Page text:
From March 21 through July 8, the Cantor Arts Center
at Stanford University presents Light Works: Dan Flavin and Robert Irwin, which features two large pieces. One work is by installation artist and painter Dan Flavin (U.S.A., 19331996). The other is by environmental artist and sculptor Robert Irwin (U.S.A., born 1928).
Beginning in the 1920s, with the work of the Constructivists, electric light became a medium for art. With the advent of Minimalism in the late 1960s, artists found that using light as a medium could challenge perception and be impersonal as well as emotionally engaging.
Flavins work, monument for V. Tatlin (1969), which is on loan from the Fisher Family, is a representative example of the artists use of mass-produced fluorescent light. It is characteristic of the industrial materials preferred by Minimalists such as Carl Andre and Donald Judd. The untitled disc (1967) by Irwin, on loan to the Center by sisters Lisa Terbell LaHorgue, Alison Terbell Nikitopoulos, and Jennifer Terbell Wisdom, typifies the interest in light and space that occupied a number of artists working in Los Angeles in the 1960s.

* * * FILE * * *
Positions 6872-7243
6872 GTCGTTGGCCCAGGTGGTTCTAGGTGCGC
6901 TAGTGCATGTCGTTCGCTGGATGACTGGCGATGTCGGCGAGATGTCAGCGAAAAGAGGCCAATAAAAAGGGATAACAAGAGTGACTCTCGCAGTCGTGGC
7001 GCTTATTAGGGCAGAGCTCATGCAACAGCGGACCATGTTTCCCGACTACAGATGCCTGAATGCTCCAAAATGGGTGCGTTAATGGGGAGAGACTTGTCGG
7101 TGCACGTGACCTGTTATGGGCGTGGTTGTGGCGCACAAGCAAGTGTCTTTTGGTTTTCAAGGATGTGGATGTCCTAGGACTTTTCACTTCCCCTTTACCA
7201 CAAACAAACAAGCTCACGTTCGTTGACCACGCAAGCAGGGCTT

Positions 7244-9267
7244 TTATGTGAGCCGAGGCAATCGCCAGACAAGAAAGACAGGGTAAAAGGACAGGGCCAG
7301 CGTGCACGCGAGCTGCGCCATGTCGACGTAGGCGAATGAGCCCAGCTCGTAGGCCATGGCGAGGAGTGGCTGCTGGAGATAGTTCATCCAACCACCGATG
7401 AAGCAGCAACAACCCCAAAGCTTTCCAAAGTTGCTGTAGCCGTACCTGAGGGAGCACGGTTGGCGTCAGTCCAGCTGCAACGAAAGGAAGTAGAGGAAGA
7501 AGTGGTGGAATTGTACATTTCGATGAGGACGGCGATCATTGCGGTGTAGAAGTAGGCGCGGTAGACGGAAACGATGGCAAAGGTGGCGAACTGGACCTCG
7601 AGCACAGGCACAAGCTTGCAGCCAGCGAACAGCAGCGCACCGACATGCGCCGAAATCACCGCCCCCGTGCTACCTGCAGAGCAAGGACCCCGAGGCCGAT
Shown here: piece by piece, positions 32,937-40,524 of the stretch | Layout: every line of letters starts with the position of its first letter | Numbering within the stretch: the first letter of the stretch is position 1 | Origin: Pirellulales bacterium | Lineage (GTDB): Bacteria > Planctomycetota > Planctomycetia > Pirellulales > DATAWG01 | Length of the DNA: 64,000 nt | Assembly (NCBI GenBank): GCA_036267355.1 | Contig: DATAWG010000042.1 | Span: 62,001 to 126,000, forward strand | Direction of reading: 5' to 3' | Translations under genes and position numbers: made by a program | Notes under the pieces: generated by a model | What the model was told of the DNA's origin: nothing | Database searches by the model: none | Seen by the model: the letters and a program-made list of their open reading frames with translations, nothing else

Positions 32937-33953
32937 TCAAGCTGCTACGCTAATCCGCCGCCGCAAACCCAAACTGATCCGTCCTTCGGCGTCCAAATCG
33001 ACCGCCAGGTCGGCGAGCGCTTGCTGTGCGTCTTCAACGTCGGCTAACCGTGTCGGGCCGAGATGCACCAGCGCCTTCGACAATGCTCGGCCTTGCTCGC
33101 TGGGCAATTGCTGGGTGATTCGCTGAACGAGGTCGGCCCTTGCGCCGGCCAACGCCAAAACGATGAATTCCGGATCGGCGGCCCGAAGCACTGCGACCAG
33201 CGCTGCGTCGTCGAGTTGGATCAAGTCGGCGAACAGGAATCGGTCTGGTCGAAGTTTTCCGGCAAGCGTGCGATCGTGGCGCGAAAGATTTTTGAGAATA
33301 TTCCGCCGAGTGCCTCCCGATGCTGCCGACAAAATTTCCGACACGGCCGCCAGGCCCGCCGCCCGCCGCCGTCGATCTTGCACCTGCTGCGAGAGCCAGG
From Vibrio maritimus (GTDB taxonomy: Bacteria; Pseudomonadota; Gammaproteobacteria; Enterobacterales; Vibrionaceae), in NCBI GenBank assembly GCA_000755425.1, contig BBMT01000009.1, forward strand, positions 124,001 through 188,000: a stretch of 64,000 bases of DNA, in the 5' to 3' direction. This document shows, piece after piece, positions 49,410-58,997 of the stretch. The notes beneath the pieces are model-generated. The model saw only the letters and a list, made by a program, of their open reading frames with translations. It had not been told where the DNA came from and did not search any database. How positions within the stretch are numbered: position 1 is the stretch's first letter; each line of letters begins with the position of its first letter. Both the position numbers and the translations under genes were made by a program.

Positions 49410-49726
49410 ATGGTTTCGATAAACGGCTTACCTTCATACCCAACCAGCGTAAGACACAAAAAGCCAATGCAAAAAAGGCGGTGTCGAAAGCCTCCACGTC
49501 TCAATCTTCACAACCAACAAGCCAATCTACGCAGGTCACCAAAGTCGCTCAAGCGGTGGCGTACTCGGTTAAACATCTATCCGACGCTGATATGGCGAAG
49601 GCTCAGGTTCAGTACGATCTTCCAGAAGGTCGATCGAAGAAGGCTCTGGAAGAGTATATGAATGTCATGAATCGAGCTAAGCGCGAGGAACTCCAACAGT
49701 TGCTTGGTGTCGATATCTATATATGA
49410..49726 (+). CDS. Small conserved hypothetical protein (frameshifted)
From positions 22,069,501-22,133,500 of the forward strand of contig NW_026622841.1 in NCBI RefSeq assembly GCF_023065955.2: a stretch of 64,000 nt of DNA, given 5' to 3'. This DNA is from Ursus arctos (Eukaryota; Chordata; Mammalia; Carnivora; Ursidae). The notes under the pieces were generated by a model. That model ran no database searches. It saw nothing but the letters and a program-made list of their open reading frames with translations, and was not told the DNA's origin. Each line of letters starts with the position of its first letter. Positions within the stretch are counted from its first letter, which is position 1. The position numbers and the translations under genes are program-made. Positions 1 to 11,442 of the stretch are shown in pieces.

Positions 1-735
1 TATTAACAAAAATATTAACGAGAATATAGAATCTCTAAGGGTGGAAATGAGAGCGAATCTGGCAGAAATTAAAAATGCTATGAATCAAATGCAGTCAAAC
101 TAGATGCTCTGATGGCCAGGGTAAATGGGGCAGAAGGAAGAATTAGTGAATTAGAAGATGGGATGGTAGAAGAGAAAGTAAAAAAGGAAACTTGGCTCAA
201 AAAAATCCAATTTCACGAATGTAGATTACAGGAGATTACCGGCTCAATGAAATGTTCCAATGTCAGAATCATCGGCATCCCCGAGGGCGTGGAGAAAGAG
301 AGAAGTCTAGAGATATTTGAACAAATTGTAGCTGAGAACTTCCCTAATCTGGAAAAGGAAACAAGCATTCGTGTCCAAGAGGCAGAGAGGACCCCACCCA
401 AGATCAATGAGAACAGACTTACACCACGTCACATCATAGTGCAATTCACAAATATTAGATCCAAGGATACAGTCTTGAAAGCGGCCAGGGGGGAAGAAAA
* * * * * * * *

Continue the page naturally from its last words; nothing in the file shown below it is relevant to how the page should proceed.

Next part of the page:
These two works, on view in the Halperin Family Gallery, complement Wood, Metal, Paint: Sculpture from the Fisher Collection, in the Oshman Family Gallery, and provide another look at the diverse artistic approaches in the 1960s.